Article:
In the days leading up to my clinic appointment, I learned about my mom’s abortions for the first time. Her’s were nearly 50 years ago, in the 1970s, before abortion was decriminalized in 1988, the year I was born. The first one was illegal. For the second, she had to threaten suicide so that three male doctors would approve the procedure. The stark differences between hers and my experience, a mere generation apart, astonished me. Undeniably, I am the beneficiary of enormous progress. But there is still so much further to go. 

I think back to my pre-abortion self who never gave that much thought to my reproductive rights. But why would she? Usually, we don’t hear about abortion unless it’s under attack. I’ve been researching reproductive rights for the past two years for this podcast, and it feels like abortion only entered our public discourse a few weeks ago when it was confirmed that the US Supreme Court has some seriously messed-up nostalgia for the 18th century.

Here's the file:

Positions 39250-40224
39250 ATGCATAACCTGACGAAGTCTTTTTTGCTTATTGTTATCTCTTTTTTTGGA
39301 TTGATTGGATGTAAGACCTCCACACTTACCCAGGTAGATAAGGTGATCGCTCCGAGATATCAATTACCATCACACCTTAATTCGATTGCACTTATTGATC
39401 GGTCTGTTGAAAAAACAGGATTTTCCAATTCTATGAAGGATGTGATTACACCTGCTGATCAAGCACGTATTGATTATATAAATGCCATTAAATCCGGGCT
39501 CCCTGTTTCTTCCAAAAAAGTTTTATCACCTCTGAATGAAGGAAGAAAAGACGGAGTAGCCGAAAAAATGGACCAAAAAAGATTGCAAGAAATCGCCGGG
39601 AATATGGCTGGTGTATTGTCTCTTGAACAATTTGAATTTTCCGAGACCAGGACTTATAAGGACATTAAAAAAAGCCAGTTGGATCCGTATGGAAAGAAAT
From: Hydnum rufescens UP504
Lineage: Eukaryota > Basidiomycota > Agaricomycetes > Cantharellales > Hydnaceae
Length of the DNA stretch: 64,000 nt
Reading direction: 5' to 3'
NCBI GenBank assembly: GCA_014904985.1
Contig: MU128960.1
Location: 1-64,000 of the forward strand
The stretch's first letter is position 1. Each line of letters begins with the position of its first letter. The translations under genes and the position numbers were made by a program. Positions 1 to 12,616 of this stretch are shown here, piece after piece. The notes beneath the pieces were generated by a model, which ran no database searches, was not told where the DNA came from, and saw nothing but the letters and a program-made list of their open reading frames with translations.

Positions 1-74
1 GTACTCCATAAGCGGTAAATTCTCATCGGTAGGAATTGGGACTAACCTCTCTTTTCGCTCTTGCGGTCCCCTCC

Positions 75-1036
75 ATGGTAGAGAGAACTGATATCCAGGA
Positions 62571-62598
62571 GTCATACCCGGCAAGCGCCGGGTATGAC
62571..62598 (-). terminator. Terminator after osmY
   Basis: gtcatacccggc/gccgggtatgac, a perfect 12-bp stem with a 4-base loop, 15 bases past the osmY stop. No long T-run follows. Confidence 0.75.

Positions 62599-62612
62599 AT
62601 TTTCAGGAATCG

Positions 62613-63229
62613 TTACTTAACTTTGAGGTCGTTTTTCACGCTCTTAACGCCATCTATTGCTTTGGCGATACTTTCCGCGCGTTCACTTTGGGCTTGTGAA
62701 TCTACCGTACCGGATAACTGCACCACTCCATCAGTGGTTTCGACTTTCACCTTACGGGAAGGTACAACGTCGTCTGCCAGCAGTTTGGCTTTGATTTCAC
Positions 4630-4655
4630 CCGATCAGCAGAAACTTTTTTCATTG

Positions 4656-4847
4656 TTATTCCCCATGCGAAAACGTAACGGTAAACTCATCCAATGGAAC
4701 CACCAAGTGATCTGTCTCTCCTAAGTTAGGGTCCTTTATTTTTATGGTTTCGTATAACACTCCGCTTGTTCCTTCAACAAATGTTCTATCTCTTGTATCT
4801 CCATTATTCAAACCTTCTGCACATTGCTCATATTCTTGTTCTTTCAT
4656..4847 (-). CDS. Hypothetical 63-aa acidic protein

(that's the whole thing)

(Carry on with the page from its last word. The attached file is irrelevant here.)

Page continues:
We rarely hear about abortion because it’s a super common reproductive event that happens 73 million times a year around the world, and that 1 in 3 people with uteruses will experience in their lifetime. I would like to see more abortion coverage that includes people’s stories so that there’s more attention paid to the social context of reproductive decisions than to their opposition. Even rarer are happy stories about people’s relief and confidence in their choice. Like me.

So, that’s why, when I set out to create a podcast about abortion in Canada, I sought experts and activists who are progressing reproductive justice and choice. Throughout the eight episodes of the first season of Aborsh, you’ll hear from some of the leading national human rights organizations, a political science professor, the co-chair of the National Aboriginal Council of Midwives, an OB-GYN abortion provider, and even my mom. We tackle a range of topics like the state of training for healthcare providers, the reasoning for a proactive right to abortion, the resurgence of Indigenous midwifery, and the link between access to reproductive health care services and economic growth, security, and well-being.